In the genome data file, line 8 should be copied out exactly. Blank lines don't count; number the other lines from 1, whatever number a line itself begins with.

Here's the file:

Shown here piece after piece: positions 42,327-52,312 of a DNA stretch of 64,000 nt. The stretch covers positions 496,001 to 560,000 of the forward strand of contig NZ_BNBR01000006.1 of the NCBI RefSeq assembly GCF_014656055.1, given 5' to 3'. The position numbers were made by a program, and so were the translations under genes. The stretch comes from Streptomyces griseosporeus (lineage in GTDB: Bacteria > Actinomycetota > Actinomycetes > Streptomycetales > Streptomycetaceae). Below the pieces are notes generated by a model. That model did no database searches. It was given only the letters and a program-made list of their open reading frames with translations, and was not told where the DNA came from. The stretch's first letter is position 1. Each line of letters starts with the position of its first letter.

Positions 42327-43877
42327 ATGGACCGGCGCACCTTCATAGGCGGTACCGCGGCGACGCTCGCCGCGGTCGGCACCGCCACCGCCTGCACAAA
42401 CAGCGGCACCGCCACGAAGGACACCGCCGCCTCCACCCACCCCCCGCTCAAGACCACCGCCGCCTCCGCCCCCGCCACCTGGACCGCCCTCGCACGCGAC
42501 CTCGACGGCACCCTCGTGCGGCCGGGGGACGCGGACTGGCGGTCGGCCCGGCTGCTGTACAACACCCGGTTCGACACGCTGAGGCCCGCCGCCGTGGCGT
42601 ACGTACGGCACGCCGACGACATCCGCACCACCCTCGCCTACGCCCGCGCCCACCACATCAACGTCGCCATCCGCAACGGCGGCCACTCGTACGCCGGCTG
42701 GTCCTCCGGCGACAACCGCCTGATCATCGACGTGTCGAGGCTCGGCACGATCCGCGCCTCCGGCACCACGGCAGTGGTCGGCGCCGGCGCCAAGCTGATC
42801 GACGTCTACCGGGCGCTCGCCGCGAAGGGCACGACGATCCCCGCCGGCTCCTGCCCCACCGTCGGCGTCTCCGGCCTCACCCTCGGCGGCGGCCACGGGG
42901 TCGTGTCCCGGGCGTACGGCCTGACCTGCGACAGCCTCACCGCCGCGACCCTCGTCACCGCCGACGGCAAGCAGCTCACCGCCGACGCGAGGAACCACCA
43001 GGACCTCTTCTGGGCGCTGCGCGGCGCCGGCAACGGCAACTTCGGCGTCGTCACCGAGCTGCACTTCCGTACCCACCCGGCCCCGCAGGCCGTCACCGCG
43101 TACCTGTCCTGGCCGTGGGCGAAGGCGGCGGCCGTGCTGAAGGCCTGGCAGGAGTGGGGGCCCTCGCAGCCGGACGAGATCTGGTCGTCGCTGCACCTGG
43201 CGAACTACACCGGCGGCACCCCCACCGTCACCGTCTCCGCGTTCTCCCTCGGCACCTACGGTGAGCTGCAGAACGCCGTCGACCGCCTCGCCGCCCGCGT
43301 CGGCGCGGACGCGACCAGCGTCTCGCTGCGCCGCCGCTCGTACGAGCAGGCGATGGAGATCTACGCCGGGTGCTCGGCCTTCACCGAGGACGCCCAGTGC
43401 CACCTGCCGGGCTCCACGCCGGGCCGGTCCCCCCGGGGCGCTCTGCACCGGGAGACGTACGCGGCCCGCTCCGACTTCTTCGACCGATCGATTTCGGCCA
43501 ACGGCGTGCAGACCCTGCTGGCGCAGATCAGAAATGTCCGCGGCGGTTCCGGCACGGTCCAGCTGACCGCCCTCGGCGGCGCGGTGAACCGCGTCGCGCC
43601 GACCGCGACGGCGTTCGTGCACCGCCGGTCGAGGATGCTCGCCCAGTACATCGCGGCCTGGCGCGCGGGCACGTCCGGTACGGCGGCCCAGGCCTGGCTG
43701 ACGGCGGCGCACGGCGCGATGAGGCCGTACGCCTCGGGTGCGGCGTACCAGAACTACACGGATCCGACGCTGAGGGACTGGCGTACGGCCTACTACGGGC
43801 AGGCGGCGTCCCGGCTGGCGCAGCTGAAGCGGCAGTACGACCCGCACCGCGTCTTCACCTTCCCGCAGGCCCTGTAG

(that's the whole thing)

42801 GACGTCTACCGGGCGCTCGCCGCGAAGGGCACGACGATCCCCGCCGGCTCCTGCCCCACCGTCGGCGTCTCCGGCCTCACCCTCGGCGGCGGCCACGGGG